I would love to say that I was raised in a hippie commune where I was taught to garden, make my own clothes, and treat animals, humans, and the planet with respect.
But no. I was raised in the United States—in the Deep South.
Sure, I learned how to garden, but I never heard the words organic or composting until adulthood. Concerns with growth hormones, pesticides, and artificial ingredients were unheard of. We ate cereal saturated in sugar and our bread was highly processed, plain white bread with the crusts cut off.
We never worried about the chickens who provided our eggs or if the animals we ate were treated and processed ethically. We trusted that grocery stores wouldn’t sell us something blatantly bad for us. We used antibiotics and over-the-counter medicine for every cough, sneeze, and throat tickle, and the only home remedy that was ever suggested was a hot toddy. We didn’t juice, and we sure as hell didn’t carb count.
Not everyone lives in a family or community where they are exposed to eco-friendly ideas. Holistic health is also often a totally foreign concept. Many of us start this journey as adults. We’re socially conscious, and we’ve taken strides to become more environmentally conscious as well. If we can utilize some healthy strategies to treat the mind-body-health connection at home, we’re all about it. We truly want to do better.
There’s just one thing: some eco-conscious people and their holistic health friends, frankly scare the hell out of us.
We’re totally on board with making some changes, but then we hear about a few weird, intense, or scary things that turn us off to the whole idea.
This is a truth bomb that few people will want to hear, but I think it’s important that we acknowledge our zeal to save the planet and live healthier lives can sometimes become the sort of zeal that transforms us into street-side hecklers, preaching that we’re all going to hell. Zeal without compassion can come across as scary, angry, and inappropriate. Instead of inviting people into our eco-friendly bubble, we’re driving them away.
Here are a few examples of eco-conscious sorts of things that scare off the average human:
Vaginal steaming. I get that this could be a really helpful sort of thing, but I actually cringe every time I read the words vaginal steaming. I get that herbs can help a wide variety of issues, but…I don’t need steam anywhere near my vajayjay. It sounds super uncomfortable. Perhaps a different name might have made it fall on friendlier ears, but I’m going to take a pass on this one and I know I’m not alone.
Going vegan. Look, I get it. Vegans are deeply concerned, compassionate human beings. They care deeply about the planet and about the ethical treatment of animals. But here’s a truth bomb: some of us actually like bacon. And some people eat meat or consume dairy for health reasons that they may not openly share. How we nourish our bodies is a choice, and I love that vegans are super passionate about their lifestyle, but sometimes that passion becomes harsh judgment. Someone could be interested in the lifestyle, but might be pushed away if their current choices are going to be eviscerated.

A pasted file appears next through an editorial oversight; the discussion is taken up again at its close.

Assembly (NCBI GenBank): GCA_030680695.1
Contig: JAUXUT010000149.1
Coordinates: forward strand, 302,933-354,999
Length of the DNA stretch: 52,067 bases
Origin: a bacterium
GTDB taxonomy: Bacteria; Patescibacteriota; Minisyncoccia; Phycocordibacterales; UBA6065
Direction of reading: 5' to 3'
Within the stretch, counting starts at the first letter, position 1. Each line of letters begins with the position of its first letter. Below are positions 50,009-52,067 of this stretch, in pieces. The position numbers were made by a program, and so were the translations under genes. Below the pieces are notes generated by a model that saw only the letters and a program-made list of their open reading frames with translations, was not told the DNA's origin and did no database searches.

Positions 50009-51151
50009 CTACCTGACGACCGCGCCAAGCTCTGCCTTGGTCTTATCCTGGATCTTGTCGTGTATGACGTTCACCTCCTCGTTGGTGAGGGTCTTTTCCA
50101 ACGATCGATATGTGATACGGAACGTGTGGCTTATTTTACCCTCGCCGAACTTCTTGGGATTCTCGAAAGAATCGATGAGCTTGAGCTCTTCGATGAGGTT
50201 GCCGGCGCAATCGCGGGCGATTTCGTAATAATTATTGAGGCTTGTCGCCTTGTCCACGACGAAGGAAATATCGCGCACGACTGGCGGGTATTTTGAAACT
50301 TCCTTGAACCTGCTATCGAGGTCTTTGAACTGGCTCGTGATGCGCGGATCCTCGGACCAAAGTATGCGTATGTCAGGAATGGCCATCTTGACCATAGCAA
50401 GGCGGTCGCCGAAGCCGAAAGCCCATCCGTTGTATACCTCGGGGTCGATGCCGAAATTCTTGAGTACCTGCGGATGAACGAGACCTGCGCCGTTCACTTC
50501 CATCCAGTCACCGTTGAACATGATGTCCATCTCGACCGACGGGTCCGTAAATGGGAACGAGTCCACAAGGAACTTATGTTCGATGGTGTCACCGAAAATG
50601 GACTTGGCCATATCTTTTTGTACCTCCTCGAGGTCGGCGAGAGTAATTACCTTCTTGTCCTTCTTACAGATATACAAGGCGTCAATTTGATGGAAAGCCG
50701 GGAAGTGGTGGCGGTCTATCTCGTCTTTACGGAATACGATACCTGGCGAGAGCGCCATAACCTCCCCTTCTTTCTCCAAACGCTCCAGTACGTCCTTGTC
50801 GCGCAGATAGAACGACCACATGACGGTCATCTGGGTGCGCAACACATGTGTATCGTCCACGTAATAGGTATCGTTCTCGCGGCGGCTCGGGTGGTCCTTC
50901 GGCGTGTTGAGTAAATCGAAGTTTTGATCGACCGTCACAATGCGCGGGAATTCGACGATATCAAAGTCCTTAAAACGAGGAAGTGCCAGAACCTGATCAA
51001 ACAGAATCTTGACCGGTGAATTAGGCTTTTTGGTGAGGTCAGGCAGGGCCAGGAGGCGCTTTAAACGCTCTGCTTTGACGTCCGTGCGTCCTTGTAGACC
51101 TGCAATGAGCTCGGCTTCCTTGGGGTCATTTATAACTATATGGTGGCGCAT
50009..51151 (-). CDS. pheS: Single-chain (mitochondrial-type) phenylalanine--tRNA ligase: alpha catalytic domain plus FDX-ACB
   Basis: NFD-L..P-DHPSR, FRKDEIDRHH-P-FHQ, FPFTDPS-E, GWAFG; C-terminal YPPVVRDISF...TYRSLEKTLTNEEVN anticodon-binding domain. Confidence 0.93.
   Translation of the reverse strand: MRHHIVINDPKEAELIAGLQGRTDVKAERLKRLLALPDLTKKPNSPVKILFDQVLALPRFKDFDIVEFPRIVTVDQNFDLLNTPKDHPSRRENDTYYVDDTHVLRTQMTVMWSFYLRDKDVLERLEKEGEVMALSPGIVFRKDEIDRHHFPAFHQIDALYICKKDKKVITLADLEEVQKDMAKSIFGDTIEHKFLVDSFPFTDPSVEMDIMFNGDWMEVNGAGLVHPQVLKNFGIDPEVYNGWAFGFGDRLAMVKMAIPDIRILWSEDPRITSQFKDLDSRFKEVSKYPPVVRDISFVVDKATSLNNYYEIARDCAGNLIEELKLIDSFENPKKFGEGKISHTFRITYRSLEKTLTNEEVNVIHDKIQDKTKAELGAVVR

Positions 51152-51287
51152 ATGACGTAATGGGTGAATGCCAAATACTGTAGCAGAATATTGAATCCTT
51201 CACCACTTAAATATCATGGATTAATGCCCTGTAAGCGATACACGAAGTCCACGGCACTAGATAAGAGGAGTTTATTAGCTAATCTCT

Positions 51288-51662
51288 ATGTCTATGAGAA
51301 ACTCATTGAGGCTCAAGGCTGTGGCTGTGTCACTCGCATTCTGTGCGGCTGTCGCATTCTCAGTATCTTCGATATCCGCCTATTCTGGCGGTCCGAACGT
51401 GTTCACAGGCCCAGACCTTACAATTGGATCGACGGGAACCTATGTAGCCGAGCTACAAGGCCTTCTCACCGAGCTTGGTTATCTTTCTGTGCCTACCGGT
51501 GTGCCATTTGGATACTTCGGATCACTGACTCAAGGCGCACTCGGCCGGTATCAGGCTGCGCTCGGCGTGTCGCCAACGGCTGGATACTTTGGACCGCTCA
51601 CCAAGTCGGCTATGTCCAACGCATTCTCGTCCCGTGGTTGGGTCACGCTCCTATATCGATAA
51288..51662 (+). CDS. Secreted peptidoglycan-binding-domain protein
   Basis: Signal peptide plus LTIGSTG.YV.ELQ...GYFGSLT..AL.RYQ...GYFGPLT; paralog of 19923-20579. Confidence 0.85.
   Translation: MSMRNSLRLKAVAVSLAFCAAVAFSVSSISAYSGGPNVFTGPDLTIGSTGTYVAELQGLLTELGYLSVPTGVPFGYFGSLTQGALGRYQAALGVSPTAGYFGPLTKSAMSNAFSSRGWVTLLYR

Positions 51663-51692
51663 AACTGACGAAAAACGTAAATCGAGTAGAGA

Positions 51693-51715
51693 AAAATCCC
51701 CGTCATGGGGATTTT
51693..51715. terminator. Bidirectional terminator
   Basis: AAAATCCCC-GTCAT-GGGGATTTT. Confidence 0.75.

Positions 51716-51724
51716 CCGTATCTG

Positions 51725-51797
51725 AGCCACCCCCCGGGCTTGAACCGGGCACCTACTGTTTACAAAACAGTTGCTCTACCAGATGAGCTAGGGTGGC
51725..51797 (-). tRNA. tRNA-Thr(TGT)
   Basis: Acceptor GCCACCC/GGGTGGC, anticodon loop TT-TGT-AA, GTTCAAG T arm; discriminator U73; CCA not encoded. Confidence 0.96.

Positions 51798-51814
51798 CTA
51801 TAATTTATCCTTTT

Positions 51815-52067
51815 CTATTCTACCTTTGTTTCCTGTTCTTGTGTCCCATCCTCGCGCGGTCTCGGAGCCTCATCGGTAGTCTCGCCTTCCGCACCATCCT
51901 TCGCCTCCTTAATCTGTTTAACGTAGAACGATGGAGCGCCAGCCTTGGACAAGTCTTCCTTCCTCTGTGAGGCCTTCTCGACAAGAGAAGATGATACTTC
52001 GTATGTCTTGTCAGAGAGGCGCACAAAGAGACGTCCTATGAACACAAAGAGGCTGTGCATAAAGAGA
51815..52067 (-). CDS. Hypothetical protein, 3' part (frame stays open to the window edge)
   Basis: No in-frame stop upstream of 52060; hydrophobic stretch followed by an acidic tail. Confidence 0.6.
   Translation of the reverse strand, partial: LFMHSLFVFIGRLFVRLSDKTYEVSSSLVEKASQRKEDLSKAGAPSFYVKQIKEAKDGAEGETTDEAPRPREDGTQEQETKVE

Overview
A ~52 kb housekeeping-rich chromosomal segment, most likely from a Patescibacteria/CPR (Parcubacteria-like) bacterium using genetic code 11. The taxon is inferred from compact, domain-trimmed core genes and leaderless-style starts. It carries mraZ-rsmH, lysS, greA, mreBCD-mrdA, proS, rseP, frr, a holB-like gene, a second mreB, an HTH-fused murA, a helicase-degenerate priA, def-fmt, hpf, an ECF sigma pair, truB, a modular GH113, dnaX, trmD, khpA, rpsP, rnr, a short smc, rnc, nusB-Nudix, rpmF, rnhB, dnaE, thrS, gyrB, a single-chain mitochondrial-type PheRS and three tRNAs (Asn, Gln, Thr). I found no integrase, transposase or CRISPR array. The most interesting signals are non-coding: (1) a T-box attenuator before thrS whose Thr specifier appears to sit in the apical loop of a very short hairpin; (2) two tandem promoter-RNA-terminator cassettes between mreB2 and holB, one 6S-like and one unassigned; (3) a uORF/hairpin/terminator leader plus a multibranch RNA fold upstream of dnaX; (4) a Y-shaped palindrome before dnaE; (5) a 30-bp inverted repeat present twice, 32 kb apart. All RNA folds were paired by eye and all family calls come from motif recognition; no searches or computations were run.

Anti-vaxxers. Look, I get that there are concerns about many vaccines, both ecologically and health-wise. We should all be informed about what we put into our bodies. I know a great many nurses and medical professionals, and I don’t know any of them who advocate refusing all vaccines. Some diseases aren’t prevalent in our country anymore because of vaccinations and medical science. The anti-vaxxer movement can be a huge turnoff to people who might be open to some alternative or holistic medicine, but also want to vaccinate.
Selling essential oils. I would love to better utilize all of the essential oils I own, but often when we try to converse with people about oils, we quickly figure out that they’re just trying to sell them to us. Instead of telling us what we can do with what we already have, they want to up-sell us with something new. Not everyone can afford to spend a ton of money on holistic care and these aggressive sales industries make it tough for people who would like to try, but aren’t able to buy enough to help someone meet their sales goals.
All organic all the time. It’s great if we’re able to only purchase organic products. I’ve lived in many communities—some have limited access to grocery stores, farmer’s markets, and even co-ops that offer organic options extensive enough to feed a family. It’s also expensive. Many families live paycheck to paycheck. They’d like to do what they can, but when it comes down to it, the number one priority is feeding the family.
I think the most important thing that we can do when we try to communicate about our passions is to remember that our zeal needs to be softened by compassion. I get it though: I probably come across as a militant feminist to some who are not quite as woke and I know I can do a better job compassionately communicating why I feel the way I do.
There are a lot of people who would love to be more eco-conscious and would definitely like to know more about holistic health. The truth is, many of us are just starting to learn and we may need to take a few baby steps first.
What we really need is information given to us kindly. If we should consider organic options, tell us why. If we need to skip fast fashion for sustainable, eco-friendly fashion—where do we go to find that and what should we be looking for? If there are better ways to treat an illness than antibiotics and OTC medicine, make a suggestion. If we know home remedies that could help others live better, educate with enthusiasm and not with judgment.
We want to learn. Truly, we do. There’s just no need to be scary about it!
Source: Elephant Journal